Transcribed from "An Illustrated History of The Big Bend Country, embracing Lincoln, Douglas, Adams and Franklin counties, State of Washington",  published by Western Historical Publishing Co., 1904.

     GEORGE N. LOWE is a production of the state of Washington, having been born in Walla Walla, on May 29, 1866.  The father, E. T. Lowe, was born in Illinois and crossed the plains to Walla Walla with ox teams in the early 'sixties.  He followed building and contracting for years in Walla Walla and there died in 1874.  The mother, Martha C. Lowe, was born in Virginia and accompanied her husband across the plains.  She died at Walla Walla in 1879.  Our subject being thus early left an orphan, was associated with William Bigham, a large stockman of Oregon and Washington.  His early education was obtained in Walla Walla and later he attended school in Spokane and an academy at Cheney.  In October, 1879, he made his first trip from Walla Walla to the Big Bend country in company with Mr. Bigham, who had here a large band of horses brought from Oregon.  Mr. Bigham was well known in early days throughout the country as one of the largest and most successful horse raisers in the west.  George N. continued in his labors, riding the range throughout the entire Big Bend country, until he was twenty-two years of age.  Owing to the fact that the horses were brought from Oregon, much extra riding was needed to keep them from returning to those places.  During those years, the few scattering settlers had to go to Walla Walla for mail until other postoffices were established nearer.  When twenty-two, Mr. Lowe entered the stock business for himself and gave his entire attention to raising horses.  He had good success and soon had a good sized herd of his own.  His headquarters were on Crab creek, near where Irby station is now located.  In 1891, horses so decreased in value that there was no profit in the enterprise still he continued until 1900, when he sold his remaining herd of five hundred for seven dollars per held.  Then Mr. Lowe purchased railroad land where Lamona is now.  He secured eight hundred acres, one section of which is first class wheat land.  He first built a good residence, then commodious barns and made other improvements needed and is now one of the substantial agriculturists of the section.  Although Mr. Lowe commenced life as a very poor boy, he has now gained property until he is considered one of the well-to-do men of Lincoln county.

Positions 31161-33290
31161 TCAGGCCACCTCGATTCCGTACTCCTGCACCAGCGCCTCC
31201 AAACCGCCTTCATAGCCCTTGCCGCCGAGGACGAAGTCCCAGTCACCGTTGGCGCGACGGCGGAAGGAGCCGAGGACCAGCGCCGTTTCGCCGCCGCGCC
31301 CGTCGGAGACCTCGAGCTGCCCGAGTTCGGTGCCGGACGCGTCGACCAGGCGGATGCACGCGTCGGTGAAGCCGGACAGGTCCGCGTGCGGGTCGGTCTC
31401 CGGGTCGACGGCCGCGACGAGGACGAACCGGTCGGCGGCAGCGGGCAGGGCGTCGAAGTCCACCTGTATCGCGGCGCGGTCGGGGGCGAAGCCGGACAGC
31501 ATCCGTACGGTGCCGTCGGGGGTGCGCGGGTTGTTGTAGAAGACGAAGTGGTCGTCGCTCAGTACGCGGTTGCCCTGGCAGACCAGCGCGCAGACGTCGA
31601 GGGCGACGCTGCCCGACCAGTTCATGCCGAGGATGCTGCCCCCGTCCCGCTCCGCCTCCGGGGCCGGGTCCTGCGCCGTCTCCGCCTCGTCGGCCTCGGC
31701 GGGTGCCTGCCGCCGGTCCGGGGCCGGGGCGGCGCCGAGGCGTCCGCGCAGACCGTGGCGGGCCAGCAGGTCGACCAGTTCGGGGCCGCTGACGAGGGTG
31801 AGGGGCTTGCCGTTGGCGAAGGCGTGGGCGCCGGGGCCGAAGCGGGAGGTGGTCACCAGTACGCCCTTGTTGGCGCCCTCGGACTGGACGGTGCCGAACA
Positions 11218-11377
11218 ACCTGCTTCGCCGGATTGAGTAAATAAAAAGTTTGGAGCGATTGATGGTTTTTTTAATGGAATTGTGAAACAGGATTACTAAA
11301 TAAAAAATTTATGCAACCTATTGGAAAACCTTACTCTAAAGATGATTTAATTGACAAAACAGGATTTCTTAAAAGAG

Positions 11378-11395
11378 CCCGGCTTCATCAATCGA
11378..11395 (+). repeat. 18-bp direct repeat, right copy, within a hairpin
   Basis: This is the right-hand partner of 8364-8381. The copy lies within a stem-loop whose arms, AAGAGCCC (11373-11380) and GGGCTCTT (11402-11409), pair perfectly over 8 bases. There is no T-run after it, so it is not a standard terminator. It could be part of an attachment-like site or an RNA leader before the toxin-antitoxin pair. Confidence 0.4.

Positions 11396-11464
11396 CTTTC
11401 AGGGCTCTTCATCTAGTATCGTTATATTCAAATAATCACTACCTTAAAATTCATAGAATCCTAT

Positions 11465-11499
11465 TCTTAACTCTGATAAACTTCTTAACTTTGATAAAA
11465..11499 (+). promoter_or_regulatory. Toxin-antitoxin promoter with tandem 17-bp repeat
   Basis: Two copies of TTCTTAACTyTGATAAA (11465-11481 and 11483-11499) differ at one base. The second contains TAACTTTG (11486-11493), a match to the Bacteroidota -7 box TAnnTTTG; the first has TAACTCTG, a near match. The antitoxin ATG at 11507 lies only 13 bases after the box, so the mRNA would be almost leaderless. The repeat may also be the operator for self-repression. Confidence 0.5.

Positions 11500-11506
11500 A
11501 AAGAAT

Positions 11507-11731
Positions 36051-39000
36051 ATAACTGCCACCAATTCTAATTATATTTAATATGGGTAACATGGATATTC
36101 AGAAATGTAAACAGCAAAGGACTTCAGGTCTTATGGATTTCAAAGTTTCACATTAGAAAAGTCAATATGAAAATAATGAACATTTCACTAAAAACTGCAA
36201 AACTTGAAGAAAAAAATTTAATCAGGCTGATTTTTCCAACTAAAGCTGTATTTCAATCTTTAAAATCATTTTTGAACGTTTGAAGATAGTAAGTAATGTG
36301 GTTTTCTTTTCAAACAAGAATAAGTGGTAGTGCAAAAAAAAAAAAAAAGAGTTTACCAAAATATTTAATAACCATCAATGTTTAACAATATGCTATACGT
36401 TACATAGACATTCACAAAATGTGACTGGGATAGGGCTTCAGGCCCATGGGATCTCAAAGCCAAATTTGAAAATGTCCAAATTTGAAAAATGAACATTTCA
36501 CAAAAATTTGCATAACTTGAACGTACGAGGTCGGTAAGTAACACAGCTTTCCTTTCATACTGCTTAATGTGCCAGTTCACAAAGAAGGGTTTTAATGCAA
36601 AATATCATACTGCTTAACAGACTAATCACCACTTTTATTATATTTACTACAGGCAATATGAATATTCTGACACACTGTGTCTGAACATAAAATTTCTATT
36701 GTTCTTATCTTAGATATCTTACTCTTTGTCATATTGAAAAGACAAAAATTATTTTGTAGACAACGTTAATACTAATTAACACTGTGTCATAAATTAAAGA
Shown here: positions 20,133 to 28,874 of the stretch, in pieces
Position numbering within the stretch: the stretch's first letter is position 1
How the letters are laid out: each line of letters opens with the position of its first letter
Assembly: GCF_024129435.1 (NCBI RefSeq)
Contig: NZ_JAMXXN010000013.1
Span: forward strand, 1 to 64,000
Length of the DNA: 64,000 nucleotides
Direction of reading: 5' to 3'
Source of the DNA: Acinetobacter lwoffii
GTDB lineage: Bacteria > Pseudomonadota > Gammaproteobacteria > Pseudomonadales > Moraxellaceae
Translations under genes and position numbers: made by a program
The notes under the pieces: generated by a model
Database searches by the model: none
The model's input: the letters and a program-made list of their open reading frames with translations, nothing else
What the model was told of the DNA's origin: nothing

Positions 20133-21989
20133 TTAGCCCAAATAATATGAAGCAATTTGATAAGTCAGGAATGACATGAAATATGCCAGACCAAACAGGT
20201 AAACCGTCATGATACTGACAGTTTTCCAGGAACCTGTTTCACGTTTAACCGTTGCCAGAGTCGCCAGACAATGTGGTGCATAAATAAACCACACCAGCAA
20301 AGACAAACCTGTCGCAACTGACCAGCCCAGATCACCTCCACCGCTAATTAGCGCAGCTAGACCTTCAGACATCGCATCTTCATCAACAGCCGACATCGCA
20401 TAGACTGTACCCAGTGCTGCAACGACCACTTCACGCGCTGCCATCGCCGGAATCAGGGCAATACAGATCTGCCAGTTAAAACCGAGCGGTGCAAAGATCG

In 1889, Mr. Lowe married Miss Lue Parker.  Her parents, Horace and Louisa (Johnson) Parker, were born in Pennsylvania and New York, respectively.  The father walked across the plains in company with an ox train in the early 'fifties settling at The Dalles, Oregon.  In 1879, he settled where Lamona now stands.  The mother came via the Isthmus to Oregon and her marriage occurred at The Dalles.  Mrs. Lowe was born in Wasco county, Oregon, and is one of a family of four girls.  She came to what is now Lincoln county with her parents when twelve years of age and her education was received in the public schools of Spokane.  Mr. Lowe stands well in this community and is a man of integrity and real worth.